Parent Power

Today's college students are making healthier decisions than ever.  According to many national studies, the majority of college students drink moderately, if at all.  Drinking alcoholic beverages is at a record low level.  These are the "true norms."  In fact, there is a grass roots movement among prevention educators called "social norming."  The premise is quite simple, if the general impression is that most students don't drink alcohol, then those who do drink will drink less, and fewer will start drinking in the first place.  The social norming effort is showing results by promoting health, not death and destruction by using scare tactics.  The key is not to over-report the incidences of dangerous drinking that occur, and to broadly promote the general good health of students so that it is perceived as normal not to drink.  The students who hear the good news of social norming are far less threatened by peer pressure and drinking to "fit in" or "belong."

Study after study shows that parents have an enormous influence on their student's behavior.  The parent-student relationship is truly the bottom-line.  Students who develop a relationship with their parents tend to live up to parental expectations.  A few tips to enhance this relationship include: 

  • Spending one-on-one time with your son or daughter.
  • Setting clear and realistic expectations of their behavior, including the use of alcohol and drugs.
  • Developing appropriate consequences for breaking rules and consistently enforcing them.
  • Offering acceptance and avoiding hurtful teasing or criticism.
  • Making sure they know how much you appreciate their efforts and accomplishments.
  • Respecting their growing up and their need for independence and privacy.

Most importantly, continuing the dialog with your student about life, responsibility, and healthy decision-making after they leave for college.  Several specific suggestions to enhance this dialog include:

  • Find out what your student knows or thinks he/she knows about alcohol and drugs!  Share important facts and separate them from your opinions.  This avoids inducing guilt or making threats.
  • Ask open-ended questions such as, "What is the party scene like?" or "What will you do if your roommate only wants to drink and party?" or "What is the college's policy on alcohol use on campus?"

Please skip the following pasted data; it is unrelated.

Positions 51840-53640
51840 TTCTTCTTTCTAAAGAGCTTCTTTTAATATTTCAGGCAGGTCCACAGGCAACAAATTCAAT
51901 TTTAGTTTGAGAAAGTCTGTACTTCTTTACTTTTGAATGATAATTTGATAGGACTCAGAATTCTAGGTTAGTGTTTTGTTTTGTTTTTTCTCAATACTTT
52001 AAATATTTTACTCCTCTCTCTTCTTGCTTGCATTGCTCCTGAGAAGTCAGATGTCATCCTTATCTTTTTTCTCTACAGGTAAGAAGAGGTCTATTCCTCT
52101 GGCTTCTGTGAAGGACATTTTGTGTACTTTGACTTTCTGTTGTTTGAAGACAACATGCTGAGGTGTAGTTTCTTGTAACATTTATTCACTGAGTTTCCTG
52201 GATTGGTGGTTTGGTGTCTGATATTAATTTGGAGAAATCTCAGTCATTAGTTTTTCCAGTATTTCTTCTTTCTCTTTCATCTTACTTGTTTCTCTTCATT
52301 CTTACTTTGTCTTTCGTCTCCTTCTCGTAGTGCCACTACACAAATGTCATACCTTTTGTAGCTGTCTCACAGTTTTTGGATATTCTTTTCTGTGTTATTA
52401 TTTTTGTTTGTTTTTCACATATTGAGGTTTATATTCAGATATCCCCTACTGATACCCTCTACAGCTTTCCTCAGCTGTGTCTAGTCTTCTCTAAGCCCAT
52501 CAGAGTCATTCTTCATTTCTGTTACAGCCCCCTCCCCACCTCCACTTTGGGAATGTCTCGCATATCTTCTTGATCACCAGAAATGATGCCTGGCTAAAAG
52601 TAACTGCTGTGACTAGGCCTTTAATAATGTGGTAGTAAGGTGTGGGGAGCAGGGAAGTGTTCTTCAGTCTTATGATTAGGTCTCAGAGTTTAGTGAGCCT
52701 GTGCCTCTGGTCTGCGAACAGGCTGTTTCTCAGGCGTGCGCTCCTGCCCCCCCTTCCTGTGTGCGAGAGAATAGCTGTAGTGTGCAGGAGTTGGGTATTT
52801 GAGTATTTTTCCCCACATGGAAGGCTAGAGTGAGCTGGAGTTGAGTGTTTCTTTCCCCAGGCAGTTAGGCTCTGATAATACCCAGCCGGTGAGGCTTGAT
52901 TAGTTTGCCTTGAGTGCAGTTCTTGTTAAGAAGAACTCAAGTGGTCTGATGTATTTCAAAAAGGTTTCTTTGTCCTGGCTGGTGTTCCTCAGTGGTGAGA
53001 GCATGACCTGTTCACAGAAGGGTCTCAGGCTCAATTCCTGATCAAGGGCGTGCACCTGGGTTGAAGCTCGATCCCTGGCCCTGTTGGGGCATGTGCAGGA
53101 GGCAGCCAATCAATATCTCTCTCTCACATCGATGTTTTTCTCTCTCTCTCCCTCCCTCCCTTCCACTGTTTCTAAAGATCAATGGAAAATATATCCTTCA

• Control your emotions.  If you hear something you don't like, try not to respond with anger.  Cool down and acknowledge your feelings in a constructive way.
  • Respect your student's viewpoint.  Make every conversation a win-win situation.
  • Choose your time for talking wisely.  Relaxed downtime is far better than times of conflict.  It is best to have many short conversations with limited information during each dialog.
  • While watching television and commercials point out the dangerous myths that are portrayed about alcohol use.
  • Don't use scare tactics excessively or exclusively.  Point out good reasons not to drink such as maintaining self-respect.
  • Teach your student how to handle peer pressure.  Brainstorm specific ideas for ways for your student to get out of a difficult situation.  Give them some one-line starters such as, "No thanks, I don't feel like it.  Do you have a soda?" or "Why do you keep pressing me when I've said no?"
  • Use your own style of communication and choose ideas you are comfortable with for open discussion with your student.  Remember that during the past several years, you have helped your student to build a strong foundation for good decision-making and self-sufficiency.

It is illegal for a student under the age of 21 to drink alcoholic beverages and alcohol is not permitted on the Potomac State College campus.  There are consequences associated with breaking the law, in addition, the college has a zero tolerance to alcohol and drugs.  

 

If you need further information, please contact Psychological Counseling Services by telephone at (304) 788-6976 or simply stop by the office located on the base floor of the Health Center.